;; You have to change these:
;; Your primary server
(setq gnus-select-method '(nntp "newshost.cc.utexas.edu"))
;; So the server will accept me
(setq gnus-local-domain "cs.utexas.edu")
;; So the from field will be reasonable.
(setq gnus-user-from-line "Rob Browning <email@example.com>")
(setq user-mail-address "firstname.lastname@example.org")
(setq gnus-local-organization "The University of Texas at Austin")
;; Change the name osiris below to whatever you like. As far as gnus
;; is concerned, it's the name of the mail server as seen in the group
;; "server" for all incoming mail
;; "server" for all outgoing mail and news
;; Change this to be whatever you like, but make sure that the last
;; item in the list has an empty regex. That's where all the
;; unmatched mail goes. If you don't, gnus will happily trash the
;; mail that doesn't match a regex.
("debian-bugs" "^Subject: Bug#[0-9]+:")
("debian-bugs" "^Subject: Re: Bug#[0-9]+:")
("debian-bugs" "^X-Mailing-List: <email@example.com>")
;("debian-bugs" "^Subject: \\(Re: \\)?Bug#[0-9]+:")
("debian-private" "^X-Mailing-List: <firstname.lastname@example.org>")
("debian-user" "^X-Mailing-List: <email@example.com>")
("debian-changes" "^X-Mailing-List: <firstname.lastname@example.org>")
("debian-devel" "^X-Mailing-List: <email@example.com>")
("debian-devel" "^X-Mailing-List: <firstname.lastname@example.org>")
("executor" "^Sender: email@example.com")
("guile" "^Sender: firstname.lastname@example.org")
("pioneer-users" "^Sender: email@example.com")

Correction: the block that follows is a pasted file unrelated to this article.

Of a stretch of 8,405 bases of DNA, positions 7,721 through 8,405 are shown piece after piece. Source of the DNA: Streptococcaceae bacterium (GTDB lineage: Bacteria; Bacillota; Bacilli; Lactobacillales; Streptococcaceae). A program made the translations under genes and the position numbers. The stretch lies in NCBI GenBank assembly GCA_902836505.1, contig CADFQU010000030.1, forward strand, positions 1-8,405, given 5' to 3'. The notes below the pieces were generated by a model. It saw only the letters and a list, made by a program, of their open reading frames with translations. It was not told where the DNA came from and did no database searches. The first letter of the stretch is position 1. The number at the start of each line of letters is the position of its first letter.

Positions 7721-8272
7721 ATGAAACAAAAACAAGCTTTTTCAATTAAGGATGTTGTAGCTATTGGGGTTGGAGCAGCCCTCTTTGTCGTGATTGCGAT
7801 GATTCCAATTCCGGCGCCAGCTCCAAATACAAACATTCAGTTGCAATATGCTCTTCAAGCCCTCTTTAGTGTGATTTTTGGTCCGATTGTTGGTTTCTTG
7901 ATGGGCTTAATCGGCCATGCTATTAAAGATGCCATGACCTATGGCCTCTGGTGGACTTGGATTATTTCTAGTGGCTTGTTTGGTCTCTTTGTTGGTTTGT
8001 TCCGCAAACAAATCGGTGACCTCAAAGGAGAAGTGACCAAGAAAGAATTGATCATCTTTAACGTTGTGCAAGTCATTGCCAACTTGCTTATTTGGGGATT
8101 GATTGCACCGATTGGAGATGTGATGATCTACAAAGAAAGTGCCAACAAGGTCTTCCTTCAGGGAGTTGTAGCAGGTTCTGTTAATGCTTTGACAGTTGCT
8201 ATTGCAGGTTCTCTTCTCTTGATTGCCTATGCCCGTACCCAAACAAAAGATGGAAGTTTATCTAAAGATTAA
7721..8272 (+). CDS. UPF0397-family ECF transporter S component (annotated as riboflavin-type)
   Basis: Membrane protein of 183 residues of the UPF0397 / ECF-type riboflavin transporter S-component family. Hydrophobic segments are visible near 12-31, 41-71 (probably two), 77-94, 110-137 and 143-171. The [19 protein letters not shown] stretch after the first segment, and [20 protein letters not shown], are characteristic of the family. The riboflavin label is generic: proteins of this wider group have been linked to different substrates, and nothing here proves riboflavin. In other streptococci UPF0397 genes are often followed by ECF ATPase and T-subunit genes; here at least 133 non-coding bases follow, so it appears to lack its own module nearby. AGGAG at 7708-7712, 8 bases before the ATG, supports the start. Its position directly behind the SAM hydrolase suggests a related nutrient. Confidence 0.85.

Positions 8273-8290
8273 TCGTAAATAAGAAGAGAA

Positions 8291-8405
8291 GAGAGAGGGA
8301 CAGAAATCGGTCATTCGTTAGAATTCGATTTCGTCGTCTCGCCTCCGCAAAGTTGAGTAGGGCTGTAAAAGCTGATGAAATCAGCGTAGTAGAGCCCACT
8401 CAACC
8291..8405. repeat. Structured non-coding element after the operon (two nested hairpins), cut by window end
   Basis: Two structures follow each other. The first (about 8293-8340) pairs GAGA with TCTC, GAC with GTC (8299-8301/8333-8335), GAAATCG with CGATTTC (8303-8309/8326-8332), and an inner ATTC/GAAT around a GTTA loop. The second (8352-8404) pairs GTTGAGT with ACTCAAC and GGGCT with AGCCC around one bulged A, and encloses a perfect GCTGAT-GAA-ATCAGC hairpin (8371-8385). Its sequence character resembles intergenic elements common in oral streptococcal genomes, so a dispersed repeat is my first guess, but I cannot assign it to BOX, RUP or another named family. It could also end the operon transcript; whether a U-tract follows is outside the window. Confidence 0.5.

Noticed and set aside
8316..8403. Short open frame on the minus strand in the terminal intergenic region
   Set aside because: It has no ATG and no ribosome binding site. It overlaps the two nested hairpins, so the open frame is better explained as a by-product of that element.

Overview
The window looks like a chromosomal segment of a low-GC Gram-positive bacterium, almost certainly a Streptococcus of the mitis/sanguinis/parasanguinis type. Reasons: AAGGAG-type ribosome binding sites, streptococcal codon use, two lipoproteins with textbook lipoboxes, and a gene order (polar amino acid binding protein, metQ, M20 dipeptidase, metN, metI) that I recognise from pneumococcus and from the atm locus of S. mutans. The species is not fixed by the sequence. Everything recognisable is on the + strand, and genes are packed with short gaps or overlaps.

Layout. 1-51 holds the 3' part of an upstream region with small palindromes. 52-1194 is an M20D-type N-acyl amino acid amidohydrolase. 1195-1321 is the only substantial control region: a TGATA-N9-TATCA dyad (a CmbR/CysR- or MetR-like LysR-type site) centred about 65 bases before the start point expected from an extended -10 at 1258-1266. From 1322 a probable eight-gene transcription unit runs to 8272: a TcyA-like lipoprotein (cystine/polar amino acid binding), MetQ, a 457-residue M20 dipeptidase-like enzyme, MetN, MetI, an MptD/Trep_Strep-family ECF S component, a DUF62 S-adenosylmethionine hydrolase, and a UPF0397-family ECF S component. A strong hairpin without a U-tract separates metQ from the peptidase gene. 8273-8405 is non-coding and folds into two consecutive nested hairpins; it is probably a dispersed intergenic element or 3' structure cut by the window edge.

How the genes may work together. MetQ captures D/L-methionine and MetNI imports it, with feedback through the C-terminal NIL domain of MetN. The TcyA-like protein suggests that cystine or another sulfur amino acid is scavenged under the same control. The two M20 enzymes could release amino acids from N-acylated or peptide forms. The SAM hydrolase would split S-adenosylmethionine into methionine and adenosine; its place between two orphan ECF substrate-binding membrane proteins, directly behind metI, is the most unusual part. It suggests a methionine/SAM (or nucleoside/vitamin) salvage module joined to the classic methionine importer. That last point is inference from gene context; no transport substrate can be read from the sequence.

;; This is *only* if you want to use the latest gnus, and you build it
;; in the directory mentioned. (also see the footnote*** at the end.)
;; (cons (expand-file-name
;; This is stuff that you probably want, but don't have to change.
;; Very nice...
(setq gnus-asynchronous t)
;; Make all new groups zombies. You can peruse them at your leisure
;; (with "A z" from the group buffer) and either subscribe (with "u",
;; from the group buffer. It's a toggle) or kill them (C-k) as
(setq gnus-subscribe-newsgroup-method 'gnus-subscribe-zombies)
;; All kinds of good config stuff. I think you can leave this alone
;; until/unless you feel like figuring it out.
(setq gnus-check-new-newsgroups 'ask-server)
(setq gnus-save-newsrc-file nil)
(setq gnus-extract-address-components 'mail-extract-address-components)
(setq gnus-auto-select-next t)
(setq gnus-auto-select-same t)
(setq gnus-use-cross-reference 'all)
(setq gnus-auto-select-newsgroup nil)
(setq gnus-summary-check-current t)
(setq gnus-fetch-old-headers 'some)
(setq gnus-thread-hide-subtree t)
(setq gnus-thread-indent-level 2)
(add-hook 'gnus-group-mode-hook 'gnus-topic-mode)
(setq gnus-use-cache 'passive)
(setq gnus-permanently-visible-groups "^nnml+")
(setq gnus-build-sparse-threads 'some)
(setq gnus-keep-backlog 50)
;; Tell gnus where to put outgoing copies
;;; Score file stuff
(setq gnus-kill-killed t) ;; so you can re-kill a set of articles
;; Change this as indicated in the info pages if you actually want
;; gnus to delete the duplicates.
(setq nnmail-delete-duplicates 'warn)
;; Good for 8-bit displays.
'("\\.\\(jpe?g\\|gif\\|tiff?\\|p[pgb]m\\|xwd\\|xbm\\|pcx\\)$" "xv -8")))
=== End gnus .emacs stuff
*** If you do want the bleeding edge gnus, you need to uncomment the
relevant bit in the .emacs code above, build the latest version in the
directory mentioned, and add the following to your .bashrc:
so you get the right info pages. Note that you can't just add to your
because the environment variable is not normally set at all. Info has
defaults that it uses if there's no INFOPATH.
Hope this helps